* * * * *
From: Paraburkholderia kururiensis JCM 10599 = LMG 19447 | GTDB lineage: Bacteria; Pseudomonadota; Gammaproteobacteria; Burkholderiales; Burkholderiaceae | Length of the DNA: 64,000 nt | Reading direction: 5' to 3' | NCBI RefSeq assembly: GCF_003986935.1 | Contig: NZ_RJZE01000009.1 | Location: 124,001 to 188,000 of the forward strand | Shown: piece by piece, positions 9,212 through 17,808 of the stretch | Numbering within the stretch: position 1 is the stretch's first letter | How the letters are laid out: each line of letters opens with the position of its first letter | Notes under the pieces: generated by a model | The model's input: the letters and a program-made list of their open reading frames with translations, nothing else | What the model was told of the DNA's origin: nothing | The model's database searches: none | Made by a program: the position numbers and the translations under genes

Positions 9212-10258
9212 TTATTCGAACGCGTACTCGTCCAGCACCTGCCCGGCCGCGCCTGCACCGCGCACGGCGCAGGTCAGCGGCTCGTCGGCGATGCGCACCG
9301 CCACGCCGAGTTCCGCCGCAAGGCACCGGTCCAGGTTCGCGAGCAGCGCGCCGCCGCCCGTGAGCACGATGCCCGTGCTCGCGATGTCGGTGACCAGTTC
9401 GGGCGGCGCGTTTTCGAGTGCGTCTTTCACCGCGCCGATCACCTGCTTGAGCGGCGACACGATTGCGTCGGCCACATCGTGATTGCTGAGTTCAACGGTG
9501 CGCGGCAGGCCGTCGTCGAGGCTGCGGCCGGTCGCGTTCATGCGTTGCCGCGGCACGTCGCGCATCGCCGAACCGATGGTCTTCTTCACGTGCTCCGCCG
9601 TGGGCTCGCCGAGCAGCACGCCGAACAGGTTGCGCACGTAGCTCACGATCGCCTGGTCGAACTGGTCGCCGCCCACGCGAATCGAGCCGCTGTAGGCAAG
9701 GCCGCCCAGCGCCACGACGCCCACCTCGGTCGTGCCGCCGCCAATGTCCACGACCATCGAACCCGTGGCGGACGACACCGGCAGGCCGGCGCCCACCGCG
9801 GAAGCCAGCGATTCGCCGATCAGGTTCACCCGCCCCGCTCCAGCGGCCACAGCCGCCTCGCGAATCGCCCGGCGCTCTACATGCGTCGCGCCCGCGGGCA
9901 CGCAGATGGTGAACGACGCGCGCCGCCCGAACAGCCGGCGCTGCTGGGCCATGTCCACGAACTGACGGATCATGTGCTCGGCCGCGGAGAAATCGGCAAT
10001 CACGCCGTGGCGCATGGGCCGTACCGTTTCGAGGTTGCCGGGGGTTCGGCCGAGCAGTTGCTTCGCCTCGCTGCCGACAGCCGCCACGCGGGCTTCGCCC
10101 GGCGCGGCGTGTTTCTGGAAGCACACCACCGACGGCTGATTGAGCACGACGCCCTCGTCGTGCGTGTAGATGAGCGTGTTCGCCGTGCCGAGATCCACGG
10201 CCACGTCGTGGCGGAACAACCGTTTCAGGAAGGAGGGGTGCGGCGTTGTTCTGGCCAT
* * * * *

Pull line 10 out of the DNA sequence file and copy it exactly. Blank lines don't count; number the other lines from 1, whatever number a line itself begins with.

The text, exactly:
9901 CGCAGATGGTGAACGACGCGCGCCGCCCGAACAGCCGGCGCTGCTGGGCCATGTCCACGAACTGACGGATCATGTGCTCGGCCGCGGAGAAATCGGCAAT